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The Mary Lou Fulton Teachers College actively supports the goals and mission of Barrett, the Honors College at Arizona State University through its work with students enrolled in any of the college’s undergraduate education programs. The college is setting a new standard for teaching, discovery and innovation, and offers effective programs for students interested in teaching in both school and
community settings. Its iTeach AZ program, in partnership with Phoenix metropolitan schools, as well as several rural schools in the state, won the prestigious ASU President’s Award for Innovation in 2012 because of its rigorous preparation of teachers.
More recently, MLFTC has begun implementation of the Professional Pathways program. Building on the success of iTeachAZ, the main innovation of MLFTC Professional Pathways is that, instead of hewing to the 1-to-1 mentor model, the college is working with school partners to form teams of certified teachers and teacher candidates working across multiple classrooms under the leadership of an experienced lead teacher. By putting teacher candidates in teams, the college is strengthening the systems of support they receive in their internships and residencies.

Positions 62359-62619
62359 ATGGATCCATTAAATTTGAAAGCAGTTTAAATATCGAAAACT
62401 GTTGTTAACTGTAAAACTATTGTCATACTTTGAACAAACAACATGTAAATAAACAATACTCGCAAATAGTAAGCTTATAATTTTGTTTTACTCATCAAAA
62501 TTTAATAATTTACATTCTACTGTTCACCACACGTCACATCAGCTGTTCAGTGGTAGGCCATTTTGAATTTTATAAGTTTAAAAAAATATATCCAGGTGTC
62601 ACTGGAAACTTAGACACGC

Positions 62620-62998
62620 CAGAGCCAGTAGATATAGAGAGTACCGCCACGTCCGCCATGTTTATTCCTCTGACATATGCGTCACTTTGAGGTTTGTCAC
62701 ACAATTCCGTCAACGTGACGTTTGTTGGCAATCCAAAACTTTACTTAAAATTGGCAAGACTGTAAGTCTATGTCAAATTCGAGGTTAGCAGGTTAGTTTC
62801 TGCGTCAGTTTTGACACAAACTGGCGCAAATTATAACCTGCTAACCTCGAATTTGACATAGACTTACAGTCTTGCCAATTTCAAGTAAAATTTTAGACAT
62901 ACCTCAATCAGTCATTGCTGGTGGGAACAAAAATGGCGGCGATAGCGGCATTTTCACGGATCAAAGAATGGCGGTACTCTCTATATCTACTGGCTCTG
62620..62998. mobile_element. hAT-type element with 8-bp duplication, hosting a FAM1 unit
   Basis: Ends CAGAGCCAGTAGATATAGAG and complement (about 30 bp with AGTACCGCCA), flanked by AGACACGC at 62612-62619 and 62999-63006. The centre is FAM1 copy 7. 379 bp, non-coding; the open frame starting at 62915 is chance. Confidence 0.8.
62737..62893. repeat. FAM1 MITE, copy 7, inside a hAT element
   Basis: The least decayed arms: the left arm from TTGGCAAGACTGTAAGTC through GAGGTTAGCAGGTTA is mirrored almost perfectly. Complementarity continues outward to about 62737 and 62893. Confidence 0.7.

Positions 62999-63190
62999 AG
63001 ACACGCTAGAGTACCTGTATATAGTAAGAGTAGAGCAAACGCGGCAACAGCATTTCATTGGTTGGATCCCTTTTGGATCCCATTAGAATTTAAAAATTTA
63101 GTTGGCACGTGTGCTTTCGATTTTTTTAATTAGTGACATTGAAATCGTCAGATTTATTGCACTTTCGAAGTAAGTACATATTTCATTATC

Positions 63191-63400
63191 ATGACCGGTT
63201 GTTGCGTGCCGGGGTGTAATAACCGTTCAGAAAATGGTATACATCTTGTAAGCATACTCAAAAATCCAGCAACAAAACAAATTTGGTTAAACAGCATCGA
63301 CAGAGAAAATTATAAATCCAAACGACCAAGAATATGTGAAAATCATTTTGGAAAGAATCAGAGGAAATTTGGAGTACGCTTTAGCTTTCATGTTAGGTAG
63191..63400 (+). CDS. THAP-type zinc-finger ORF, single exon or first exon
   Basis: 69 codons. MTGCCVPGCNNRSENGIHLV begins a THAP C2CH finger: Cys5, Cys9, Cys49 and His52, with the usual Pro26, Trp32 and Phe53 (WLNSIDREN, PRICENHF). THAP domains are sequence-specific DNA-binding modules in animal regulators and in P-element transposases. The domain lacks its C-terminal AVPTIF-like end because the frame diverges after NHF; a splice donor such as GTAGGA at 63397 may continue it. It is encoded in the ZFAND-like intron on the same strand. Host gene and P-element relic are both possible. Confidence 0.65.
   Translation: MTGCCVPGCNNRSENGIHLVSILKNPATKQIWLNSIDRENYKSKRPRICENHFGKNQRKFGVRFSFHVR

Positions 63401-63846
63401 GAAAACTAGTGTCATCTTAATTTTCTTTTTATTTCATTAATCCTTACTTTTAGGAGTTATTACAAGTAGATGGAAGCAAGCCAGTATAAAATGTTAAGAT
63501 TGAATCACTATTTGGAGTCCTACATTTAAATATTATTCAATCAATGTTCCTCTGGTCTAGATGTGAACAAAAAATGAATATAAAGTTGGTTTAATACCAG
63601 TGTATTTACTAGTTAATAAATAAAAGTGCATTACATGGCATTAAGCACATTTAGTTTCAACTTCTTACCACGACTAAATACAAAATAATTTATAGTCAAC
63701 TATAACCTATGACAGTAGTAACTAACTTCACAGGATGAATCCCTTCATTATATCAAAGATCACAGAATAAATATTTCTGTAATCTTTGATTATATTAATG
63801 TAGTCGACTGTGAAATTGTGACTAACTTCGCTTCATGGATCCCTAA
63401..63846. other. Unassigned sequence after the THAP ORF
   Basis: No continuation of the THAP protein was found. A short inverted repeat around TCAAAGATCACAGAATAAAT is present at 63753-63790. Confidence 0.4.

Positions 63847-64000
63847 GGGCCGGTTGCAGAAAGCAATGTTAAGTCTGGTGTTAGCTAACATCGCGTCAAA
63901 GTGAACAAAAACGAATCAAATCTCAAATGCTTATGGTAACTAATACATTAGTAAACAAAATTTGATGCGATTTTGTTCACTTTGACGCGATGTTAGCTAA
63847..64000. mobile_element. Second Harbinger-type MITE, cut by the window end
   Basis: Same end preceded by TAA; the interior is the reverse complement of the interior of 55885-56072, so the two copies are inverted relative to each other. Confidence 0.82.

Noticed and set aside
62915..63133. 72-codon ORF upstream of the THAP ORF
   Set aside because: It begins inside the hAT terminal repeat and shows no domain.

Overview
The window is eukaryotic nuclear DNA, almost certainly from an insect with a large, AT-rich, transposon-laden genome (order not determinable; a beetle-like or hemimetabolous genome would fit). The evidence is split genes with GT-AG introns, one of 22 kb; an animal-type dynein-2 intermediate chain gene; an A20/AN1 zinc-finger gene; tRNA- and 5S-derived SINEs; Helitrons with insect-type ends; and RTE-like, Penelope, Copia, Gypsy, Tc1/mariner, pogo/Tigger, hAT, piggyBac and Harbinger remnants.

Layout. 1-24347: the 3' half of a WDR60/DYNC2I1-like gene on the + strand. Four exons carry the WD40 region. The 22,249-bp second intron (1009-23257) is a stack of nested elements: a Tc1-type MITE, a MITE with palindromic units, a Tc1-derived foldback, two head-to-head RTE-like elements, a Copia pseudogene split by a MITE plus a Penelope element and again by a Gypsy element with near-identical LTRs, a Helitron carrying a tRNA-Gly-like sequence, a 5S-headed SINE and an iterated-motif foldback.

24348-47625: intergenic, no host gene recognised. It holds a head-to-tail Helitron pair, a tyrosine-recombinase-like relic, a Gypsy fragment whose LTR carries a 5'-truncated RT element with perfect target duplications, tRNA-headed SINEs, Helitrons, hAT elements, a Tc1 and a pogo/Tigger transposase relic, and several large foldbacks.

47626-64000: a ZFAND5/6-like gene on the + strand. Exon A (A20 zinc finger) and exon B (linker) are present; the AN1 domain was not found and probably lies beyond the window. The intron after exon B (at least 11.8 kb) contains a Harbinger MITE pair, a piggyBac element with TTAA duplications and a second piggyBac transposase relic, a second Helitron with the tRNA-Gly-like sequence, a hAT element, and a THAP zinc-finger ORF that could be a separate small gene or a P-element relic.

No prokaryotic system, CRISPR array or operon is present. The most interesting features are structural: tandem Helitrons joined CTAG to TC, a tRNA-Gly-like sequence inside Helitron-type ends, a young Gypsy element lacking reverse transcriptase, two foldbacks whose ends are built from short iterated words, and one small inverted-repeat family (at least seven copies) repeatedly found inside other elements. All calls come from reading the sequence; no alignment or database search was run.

Mary Lou Fulton Teachers College programs are offered on three ASU campuses - Polytechnic, Tempe and West. Programs of study lead to degrees that include:
1.Early Childhood (Birth –Grade 3) and Early Childhood Special Education (Birth –Age 5) Dual
Certification, Tempe Campus
2.Elementary Education (Grades 1-8), All Campuses
• English as a Second Language/Bilingual Education focus, Tempe Campus
• Science, Technology, Engineering and Mathematics (STEM) focus, Polytechnic Campus
• Gifted focus, West Campus
3. Secondary Education (Grades 7-12), All Campuses
4. Special Education (Grades K-12) and Elementary Education Dual Certification (Grades 1-12),
Tempe, Polytechnic and West Campuses
5.Educational Studies* (non-certification degree), All campuses